Orthopedics "protocol"

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Joined: Fri Sep 19, 2014 9:12 am

Tue Apr 28, 2015 3:07 pm

Hello, a patient is scheduled for an appointment with the orthopedic surgeon to evaluate knee pain and is told the physician's protocol is to have xrays prior to being seen. If the patient has not been seen, where is the medical necessity for the ordering of xrays? There is obviously no treatment plan in place. I'm seeing this over and over again and wonder if I am missing something? It just doesn't smell right to me. Thanks for any help.
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Fri May 01, 2015 2:06 pm

It would seem the medical necessity is the knee pain, no?
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Fri May 01, 2015 2:34 pm

But if a patient self-refers to the Ortho office and has never seen a physician there, how can the medical necessity for xrays be determined? Cart before the horse situation. Seems to me the patient should at least be seen and evaluated before any diagnostics are ordered. I'm just looking for some documentation on this. Thanks for the reply.
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Fri Jun 19, 2015 4:20 pm

If they have "standing orders" this could fall pursuant to this, and therefore an acceptable practice.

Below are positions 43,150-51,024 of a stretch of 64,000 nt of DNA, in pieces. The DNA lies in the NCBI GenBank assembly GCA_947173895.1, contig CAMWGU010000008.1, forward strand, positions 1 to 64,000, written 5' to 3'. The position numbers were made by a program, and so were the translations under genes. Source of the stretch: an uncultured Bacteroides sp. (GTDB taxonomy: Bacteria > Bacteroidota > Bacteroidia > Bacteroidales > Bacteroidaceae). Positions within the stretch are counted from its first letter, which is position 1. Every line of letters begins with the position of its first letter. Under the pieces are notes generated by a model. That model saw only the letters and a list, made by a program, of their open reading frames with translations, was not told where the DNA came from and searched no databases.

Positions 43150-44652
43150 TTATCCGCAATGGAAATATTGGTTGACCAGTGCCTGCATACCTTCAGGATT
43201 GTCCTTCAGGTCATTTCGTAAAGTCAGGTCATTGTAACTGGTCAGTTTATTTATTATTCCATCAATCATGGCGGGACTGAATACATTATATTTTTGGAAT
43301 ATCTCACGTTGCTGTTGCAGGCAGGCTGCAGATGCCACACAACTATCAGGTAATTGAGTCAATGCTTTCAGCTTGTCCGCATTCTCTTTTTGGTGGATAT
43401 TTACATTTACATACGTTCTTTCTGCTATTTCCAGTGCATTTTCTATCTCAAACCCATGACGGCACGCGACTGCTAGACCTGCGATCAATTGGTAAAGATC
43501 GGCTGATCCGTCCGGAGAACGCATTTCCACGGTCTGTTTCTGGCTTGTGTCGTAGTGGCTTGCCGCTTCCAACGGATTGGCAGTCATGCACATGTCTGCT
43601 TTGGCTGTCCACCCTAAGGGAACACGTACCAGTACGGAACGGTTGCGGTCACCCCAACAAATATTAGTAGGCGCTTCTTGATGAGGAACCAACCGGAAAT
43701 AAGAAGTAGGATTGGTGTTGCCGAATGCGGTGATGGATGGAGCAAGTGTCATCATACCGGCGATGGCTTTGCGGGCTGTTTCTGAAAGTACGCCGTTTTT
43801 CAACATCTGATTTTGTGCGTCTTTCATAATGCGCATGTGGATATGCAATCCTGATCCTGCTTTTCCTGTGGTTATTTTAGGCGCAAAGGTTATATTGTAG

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Tue Nov 17, 2015 4:42 pm

Hi. I'm curious about this, too. I thought Medicare did not accept "standing orders" for supporting medical necessity for diagnostics.

I have heard a similar scenario described to me by someone at an Ob/Gyn office where the nurse was collecting and completing a urinalysis on every single patient who came in, prior to the patient seeing the physician. This seemed at face value to possibly represent a nurse acting outside her scope of practice, but are you saying that a "standing order" by the physician would cover that scenario as well? Or does the "standing order" need to be specific to a particular symptom set, such as "standing order for urinalysis for all patients complaining of dysuria and/or low back pain"? Thank you for any additional info you can provide.